3 juin 2021
Honored by a prestigious Curt Gowdy Media Award bestowed by the Basketball Hall of Fame in 2018, Andrew Bernstein has established himself as a legendary NBA photographer for nearly 40 years. From star player Michael Jordan to the “King” LeBron James, the artist has captured the NBA athletes’ highlights through iconic shots. Two years after his collaboration in the book The Mamba Mentality: How I Play with the late Kobe Bryant, Andrew Bernstein opens up about his experience in one of the most broadcasted championship’s sulfurous world.
How did your career as a sports photographer start ? It looks like a work of passion, can you tell me more about it ?
I was given a camera by my father when I was 14. I took to photography immediately and began shooting many different subjects in high school, then in college. Sports photography combined my two passions of a love for sports and the creativity of photography.
You are a legendary NBA photographer with your own vision, your own style, you caught the best moments and actions of champions like Michael Jordan, Kobe Bryant and Lebron James. What is the most important thing to catch in photos with these champions?
I am very fortunate that my career started when interest in the NBA was taking off with the “Showtime” Lakers, then the Michael Jordan era, Shaq and Kobe, now LeBron, Durant and Curry, etc. My experience over 40 years has taught me to be very focused and not distracted during games so I can capture the amazing athletic feats these players do.
In 2018, you were awarded with the Curt Gowdy Award by the basketball hall of fame. This is huge! How did you feel about it?
That was a big honor for me. I was very grateful to everyone who helped and encouraged me as a young photographer and gave me opportunities to contribute my creative mark to the history of the league. I also reflected on the hard work, sacrifices and dedication I had in myself to achieve this amazing honor.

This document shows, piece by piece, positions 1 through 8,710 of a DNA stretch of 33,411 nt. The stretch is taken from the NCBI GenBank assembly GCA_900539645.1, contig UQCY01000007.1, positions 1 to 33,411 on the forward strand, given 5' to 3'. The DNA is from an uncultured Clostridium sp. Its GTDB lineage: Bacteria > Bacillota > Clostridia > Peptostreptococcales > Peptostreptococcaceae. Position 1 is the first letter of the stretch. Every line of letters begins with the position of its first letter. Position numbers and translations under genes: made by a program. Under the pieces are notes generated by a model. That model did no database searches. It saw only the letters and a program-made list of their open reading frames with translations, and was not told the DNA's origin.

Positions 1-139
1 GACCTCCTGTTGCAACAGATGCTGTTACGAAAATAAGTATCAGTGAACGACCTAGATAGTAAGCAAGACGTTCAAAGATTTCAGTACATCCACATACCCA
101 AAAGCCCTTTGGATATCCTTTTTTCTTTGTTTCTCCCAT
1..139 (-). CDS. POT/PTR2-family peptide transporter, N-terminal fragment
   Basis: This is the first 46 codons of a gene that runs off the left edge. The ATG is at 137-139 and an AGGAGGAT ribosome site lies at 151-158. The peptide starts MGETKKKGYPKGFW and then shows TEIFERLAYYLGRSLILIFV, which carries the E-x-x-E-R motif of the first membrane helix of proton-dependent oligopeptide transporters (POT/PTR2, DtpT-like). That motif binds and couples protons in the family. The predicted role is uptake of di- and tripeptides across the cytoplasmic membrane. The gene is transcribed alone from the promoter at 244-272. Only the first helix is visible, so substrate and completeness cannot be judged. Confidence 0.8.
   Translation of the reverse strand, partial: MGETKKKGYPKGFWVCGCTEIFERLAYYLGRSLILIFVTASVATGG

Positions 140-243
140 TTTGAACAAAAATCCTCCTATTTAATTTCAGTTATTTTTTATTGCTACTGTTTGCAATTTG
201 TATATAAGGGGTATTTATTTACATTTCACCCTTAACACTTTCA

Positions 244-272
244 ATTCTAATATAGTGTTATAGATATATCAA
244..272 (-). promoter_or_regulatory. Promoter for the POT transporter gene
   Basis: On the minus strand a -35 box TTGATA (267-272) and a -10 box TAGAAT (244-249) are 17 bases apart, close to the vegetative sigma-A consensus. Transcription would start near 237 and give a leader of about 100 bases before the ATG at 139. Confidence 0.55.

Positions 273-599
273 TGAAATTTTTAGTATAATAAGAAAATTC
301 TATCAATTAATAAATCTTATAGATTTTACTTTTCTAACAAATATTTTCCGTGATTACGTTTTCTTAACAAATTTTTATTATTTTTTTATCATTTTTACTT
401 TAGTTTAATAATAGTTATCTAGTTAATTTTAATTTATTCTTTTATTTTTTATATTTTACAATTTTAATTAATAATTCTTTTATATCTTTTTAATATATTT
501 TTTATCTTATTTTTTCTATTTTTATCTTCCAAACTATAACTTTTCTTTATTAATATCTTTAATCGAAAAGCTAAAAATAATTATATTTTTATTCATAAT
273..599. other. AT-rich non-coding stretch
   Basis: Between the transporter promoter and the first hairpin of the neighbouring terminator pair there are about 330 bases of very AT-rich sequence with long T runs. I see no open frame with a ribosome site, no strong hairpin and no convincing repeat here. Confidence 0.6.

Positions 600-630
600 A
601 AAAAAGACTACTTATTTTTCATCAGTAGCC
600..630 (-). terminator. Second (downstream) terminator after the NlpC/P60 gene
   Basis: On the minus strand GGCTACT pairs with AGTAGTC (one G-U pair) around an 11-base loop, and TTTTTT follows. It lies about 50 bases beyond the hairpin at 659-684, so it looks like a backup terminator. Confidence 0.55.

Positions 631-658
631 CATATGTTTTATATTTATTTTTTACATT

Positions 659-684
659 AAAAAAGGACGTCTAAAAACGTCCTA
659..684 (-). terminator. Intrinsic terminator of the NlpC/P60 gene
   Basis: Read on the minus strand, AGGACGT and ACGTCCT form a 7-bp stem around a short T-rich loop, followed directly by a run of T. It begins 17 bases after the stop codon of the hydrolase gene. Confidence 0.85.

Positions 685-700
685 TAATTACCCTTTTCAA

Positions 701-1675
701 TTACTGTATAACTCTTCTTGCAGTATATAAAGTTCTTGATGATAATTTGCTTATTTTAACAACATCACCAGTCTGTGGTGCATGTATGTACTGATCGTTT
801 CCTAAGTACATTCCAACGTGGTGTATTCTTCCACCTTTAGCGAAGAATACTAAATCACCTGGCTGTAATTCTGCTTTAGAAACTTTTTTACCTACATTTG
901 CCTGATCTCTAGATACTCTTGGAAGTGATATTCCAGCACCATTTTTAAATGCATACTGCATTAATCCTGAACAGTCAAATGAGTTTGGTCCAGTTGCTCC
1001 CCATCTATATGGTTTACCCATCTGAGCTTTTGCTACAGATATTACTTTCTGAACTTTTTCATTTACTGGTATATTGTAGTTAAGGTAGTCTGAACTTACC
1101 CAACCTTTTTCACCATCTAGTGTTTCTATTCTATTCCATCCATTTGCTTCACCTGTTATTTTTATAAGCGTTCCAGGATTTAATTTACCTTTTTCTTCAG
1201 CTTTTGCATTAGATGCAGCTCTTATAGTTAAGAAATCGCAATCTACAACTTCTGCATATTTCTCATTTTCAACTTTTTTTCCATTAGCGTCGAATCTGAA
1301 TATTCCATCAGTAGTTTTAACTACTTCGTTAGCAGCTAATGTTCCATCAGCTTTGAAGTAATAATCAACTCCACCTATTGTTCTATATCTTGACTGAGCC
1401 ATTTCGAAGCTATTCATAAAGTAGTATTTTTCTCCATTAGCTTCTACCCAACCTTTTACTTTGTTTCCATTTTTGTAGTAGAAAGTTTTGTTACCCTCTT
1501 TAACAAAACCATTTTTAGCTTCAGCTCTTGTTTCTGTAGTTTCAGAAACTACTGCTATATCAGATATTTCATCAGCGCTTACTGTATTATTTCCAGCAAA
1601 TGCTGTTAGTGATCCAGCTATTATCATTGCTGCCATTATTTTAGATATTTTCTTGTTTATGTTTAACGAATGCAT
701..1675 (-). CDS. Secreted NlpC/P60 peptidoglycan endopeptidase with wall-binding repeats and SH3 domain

You did a stunning portrait of Michael Jordan crying while he was holding the NBA trophy with his father around in 1991. What memory do you keep of this moment?
That is probably my most well known image. It happened so quickly after the Chicago Bulls defeated the LA Lakers in the 1991 NBA Finals. There was a chaotic celebration going on in the Bulls tiny visitors locker room. I had to jump upon a table in the middle of the room to be able to shoot. Jordan had taken the trophy from the live TV presentation and everyone was looking for him to do an interview. A sixth sense told me to look to my left and there he was, about 4 feet from me, in a locker with the trophy and his father next to him. MJ was very emotional. That photo has taken on legendary significance, because as we now know, it was the first of his six NBA championships.
"Kobe and I bonded from the very first day I took his rookie head shot on Lakers media day in 1996. I saw in him at 18 some of the similar traits I had at his age starting out as a young sports photographer: very driven, self confident, talented and impatient to make his mark. We enjoyed an incredible 20 years relationship as photographer and subject as well as friends and collaborators."
Being so close to players and sharing their intimacy, this must create a deep trust link between you and them, how do you make this happen?
I learned very early in my career that to get close to the players, coaches, trainers and everyone around the game I needed to conduct myself with integrity and professionalism at all times. Pat Riley and Magic Johnson taught me that early and I earned their trust, as well as the rest of the Lakers organization and the NBA as whole. I also think I have an engaging personality and treat everyone with respect, enjoy conversation and truly care about the people I am around and work with.
You have so many pictures showing the beginning of the basketball lifestyle, we can see the transformation of this sport in that world. I have in my memories the picture of Magic Johnson and his long coat and also the iconic picture of Madonna and Dennis Rodman. All this shows the bling bling part of this sport, did you get the feeling of how and when fashion met this sport and do you think this made a big step in the NBA's transformation?